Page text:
Supersonic Flight

On Tuesday, October 14, 1947, a B-29 bomber took off in the Mojave Desert in California. Instead of a bomb, it carried another plane.

Chuck Yeager & the X-1

The Bell X-1 “research vehicle” was a rocket fired aircraft. As the bomber climbed, test pilot Capt. Charles E. “Chuck” Yeager, climbed into the rocket aircraft. At 20,000 feet (6100 meters) the bomber released the new aircraft and Yeager.

Yeager fired the rocket and his small aircraft experienced 6000 pounds of thrust, quickly climbing. At Mach .85, Yeager temporarily stopped accelerating because the aircraft was untested at that speed. No wind tunnel could stream air that fast. He resumed acceleration and, at 40,000 feet, the aircraft passed the speed of sound.

Yeager brought the aircraft to Mach 1.06, a speed faster than any person or machine ever traveled before. Engineers were unsure of what might happen. Some predicted a loss of control or even a disintegration of the aircraft, but it flew straight and steady. Soon enough, Yeager slowed down and landed. That flight heralded the start of the supersonic era.

Engineering Matters

Supersonic flight wasn’t simply a matter of flying continually faster. Fluid dynamics function differently at speeds above the speed of sound. Isaac Newton first published a good guess about the speed of sound by measuring the difference between a flash of light from a cannon at a set distance and the resulting sound. Future scientists continued refining both the speed of sound and also how various properties acted above and below the speed of sound.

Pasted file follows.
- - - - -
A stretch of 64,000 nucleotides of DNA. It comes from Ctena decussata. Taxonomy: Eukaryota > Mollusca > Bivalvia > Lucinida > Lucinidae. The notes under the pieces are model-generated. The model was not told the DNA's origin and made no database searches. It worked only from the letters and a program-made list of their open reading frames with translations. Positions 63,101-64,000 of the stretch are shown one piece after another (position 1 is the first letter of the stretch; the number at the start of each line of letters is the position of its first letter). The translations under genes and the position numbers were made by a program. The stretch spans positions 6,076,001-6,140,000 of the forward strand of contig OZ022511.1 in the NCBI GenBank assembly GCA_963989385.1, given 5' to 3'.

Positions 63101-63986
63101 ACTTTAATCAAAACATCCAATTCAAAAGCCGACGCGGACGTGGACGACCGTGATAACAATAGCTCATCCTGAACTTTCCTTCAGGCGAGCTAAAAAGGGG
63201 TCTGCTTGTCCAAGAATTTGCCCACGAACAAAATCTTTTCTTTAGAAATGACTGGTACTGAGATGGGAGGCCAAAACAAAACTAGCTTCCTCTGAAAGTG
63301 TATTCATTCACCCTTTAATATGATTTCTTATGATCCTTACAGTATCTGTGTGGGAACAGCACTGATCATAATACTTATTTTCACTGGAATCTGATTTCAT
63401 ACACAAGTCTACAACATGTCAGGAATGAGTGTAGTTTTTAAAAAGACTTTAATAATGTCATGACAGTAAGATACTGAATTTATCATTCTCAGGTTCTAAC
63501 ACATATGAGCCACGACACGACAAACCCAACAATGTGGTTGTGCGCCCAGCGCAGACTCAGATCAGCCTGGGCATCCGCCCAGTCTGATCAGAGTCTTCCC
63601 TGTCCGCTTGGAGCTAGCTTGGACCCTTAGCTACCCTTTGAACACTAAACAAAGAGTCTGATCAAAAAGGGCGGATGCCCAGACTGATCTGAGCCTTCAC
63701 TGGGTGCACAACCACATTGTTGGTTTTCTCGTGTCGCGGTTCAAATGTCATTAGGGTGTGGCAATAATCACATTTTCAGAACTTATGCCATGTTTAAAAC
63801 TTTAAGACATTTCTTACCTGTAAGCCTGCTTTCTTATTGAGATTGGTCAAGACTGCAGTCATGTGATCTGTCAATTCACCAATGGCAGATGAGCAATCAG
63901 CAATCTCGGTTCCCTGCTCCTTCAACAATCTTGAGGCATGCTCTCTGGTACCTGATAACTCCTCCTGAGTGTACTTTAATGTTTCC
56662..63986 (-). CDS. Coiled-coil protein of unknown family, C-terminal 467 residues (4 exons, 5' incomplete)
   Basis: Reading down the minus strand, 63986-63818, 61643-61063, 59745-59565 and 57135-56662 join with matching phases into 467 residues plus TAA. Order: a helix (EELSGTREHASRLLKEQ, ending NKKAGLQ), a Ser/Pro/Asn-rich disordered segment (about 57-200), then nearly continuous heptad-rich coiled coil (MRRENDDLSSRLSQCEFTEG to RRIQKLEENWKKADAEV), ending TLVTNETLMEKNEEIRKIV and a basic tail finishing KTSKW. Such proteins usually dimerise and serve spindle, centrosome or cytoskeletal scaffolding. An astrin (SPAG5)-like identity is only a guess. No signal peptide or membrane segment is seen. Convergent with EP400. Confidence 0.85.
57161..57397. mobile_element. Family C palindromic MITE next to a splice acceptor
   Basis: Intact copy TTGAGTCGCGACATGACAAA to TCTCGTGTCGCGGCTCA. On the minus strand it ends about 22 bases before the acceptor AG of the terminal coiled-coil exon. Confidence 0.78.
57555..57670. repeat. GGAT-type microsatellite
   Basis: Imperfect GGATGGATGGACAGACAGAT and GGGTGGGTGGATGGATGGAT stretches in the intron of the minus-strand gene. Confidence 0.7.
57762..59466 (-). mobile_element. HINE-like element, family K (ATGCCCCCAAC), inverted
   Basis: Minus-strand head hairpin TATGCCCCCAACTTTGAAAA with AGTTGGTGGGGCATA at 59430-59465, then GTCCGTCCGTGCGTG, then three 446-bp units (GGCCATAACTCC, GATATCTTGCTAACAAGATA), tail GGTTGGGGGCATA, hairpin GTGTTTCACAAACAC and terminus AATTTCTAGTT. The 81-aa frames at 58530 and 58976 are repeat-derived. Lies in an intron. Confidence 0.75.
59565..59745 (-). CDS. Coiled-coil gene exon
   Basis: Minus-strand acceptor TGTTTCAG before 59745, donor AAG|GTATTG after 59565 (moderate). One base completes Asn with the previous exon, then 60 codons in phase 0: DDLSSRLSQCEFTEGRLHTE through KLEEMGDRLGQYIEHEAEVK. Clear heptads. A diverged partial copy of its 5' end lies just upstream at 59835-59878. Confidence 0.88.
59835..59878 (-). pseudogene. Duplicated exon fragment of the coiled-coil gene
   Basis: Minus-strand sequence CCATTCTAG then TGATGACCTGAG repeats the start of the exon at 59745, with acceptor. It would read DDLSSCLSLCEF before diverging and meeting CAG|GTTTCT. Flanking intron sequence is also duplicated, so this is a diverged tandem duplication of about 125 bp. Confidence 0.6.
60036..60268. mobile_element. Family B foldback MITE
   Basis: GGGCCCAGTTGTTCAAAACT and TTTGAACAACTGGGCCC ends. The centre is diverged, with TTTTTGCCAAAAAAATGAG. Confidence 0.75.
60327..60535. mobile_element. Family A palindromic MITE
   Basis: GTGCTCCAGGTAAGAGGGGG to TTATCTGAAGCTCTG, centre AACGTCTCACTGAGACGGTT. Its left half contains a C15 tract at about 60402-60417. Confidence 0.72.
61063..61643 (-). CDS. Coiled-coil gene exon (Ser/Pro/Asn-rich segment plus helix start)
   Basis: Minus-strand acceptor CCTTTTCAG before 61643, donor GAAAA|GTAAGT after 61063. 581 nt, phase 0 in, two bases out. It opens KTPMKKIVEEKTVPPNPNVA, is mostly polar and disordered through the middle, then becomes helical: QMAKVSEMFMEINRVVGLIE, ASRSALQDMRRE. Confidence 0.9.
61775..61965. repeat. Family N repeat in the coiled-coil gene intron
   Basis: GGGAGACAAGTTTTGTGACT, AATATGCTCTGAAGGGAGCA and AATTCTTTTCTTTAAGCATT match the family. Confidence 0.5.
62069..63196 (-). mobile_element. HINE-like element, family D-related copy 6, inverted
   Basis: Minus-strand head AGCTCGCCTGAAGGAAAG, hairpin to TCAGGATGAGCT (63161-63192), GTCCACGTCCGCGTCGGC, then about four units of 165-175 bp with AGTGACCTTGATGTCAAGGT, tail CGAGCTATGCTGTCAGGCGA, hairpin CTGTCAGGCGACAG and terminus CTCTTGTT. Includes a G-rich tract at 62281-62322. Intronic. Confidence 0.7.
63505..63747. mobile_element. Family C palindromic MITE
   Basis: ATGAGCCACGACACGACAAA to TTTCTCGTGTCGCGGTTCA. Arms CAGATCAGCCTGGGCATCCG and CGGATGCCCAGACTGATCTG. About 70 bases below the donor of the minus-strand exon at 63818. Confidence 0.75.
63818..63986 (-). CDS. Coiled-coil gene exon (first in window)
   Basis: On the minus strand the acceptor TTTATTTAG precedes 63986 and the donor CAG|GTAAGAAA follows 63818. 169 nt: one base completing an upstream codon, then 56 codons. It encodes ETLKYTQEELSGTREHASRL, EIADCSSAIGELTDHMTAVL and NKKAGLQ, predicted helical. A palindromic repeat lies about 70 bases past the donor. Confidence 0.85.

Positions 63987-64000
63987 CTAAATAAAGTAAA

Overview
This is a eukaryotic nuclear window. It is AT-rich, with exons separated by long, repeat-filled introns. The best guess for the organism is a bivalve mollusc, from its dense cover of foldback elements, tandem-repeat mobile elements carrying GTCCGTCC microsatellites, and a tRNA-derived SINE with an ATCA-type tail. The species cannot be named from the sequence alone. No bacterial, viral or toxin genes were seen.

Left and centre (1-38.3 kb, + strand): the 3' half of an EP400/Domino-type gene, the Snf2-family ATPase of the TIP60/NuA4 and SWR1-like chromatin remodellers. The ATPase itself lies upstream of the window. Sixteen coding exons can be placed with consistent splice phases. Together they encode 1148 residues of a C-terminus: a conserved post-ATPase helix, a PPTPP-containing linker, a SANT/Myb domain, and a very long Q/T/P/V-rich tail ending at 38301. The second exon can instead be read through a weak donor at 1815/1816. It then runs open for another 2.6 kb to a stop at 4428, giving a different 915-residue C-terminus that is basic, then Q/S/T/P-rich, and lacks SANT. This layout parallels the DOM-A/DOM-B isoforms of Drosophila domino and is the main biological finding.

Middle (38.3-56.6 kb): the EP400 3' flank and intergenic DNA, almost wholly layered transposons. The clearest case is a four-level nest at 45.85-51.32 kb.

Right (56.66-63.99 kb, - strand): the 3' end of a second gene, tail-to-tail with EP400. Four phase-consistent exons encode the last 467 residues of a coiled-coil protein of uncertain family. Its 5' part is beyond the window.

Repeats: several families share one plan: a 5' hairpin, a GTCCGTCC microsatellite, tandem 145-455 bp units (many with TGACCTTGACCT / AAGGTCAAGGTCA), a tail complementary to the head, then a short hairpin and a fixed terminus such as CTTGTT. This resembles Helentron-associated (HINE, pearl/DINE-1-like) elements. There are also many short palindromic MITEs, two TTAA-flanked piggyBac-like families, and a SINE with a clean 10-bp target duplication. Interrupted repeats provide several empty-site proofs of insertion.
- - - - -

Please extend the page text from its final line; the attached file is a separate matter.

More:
The scientists concern was two-fold. First, because air flows over a wing at slightly higher speed than under it, they worried these differences could tear a wing apart as an aircraft approached supersonic speeds. Secondly, crossing the speed of sound creates an extremely thin but strong shock wave that could also damage the aircraft.

Their easiest task was creating a rocket pushing an aircraft beyond the speed of sound. A more difficult task involved keeping the aircraft intact and under control of a pilot.

John Stack & NACA

Researcher John Stack did much of the research into shock waves and supersonic flight during the 1930s. The National Advisory Committee for Aeronautics (NACA, later renamed NASA) sponsored the research. However, the agency initially declined to fund for a supersonic airplane.

During WWII, NACA remained underwhelmed at the thought of diverting resources for a supersonic aircraft. However, by 1943 they greenlighted limited research to “design features of a transonic airplane could not hurt anyone, providing they did not distract from more pressing business.”

Shortening an extremely long story, Stack worked with Kotcher to build the X-1.